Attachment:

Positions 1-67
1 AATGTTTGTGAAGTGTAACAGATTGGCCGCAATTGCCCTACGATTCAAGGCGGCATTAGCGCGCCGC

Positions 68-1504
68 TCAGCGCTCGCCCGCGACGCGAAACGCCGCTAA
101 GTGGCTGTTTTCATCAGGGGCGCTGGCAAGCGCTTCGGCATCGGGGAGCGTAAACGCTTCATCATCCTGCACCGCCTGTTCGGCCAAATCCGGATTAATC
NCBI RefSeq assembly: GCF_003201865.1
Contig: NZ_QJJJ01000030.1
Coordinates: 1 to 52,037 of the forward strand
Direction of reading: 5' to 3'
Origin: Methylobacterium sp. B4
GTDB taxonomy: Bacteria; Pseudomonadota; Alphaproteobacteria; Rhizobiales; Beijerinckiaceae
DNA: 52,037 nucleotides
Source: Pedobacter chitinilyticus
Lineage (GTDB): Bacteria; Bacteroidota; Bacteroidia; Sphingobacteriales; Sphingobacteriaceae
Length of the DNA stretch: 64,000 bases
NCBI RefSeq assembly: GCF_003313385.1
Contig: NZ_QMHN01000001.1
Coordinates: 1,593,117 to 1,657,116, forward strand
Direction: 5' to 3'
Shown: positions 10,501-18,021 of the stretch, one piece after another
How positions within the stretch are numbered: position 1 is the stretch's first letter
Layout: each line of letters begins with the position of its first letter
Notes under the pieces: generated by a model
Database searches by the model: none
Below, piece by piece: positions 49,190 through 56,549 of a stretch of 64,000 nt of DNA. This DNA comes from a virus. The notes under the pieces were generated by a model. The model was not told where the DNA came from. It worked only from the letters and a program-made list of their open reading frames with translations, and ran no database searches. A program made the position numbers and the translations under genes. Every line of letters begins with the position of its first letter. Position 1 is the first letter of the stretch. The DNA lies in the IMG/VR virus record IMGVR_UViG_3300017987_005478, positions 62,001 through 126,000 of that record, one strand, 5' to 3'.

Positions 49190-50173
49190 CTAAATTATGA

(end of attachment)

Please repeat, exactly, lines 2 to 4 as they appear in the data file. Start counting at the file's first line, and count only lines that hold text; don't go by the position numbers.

1 AATGTTTGTGAAGTGTAACAGATTGGCCGCAATTGCCCTACGATTCAAGGCGGCATTAGCGCGCCGC

Positions 68-1504
68 TCAGCGCTCGCCCGCGACGCGAAACGCCGCTAA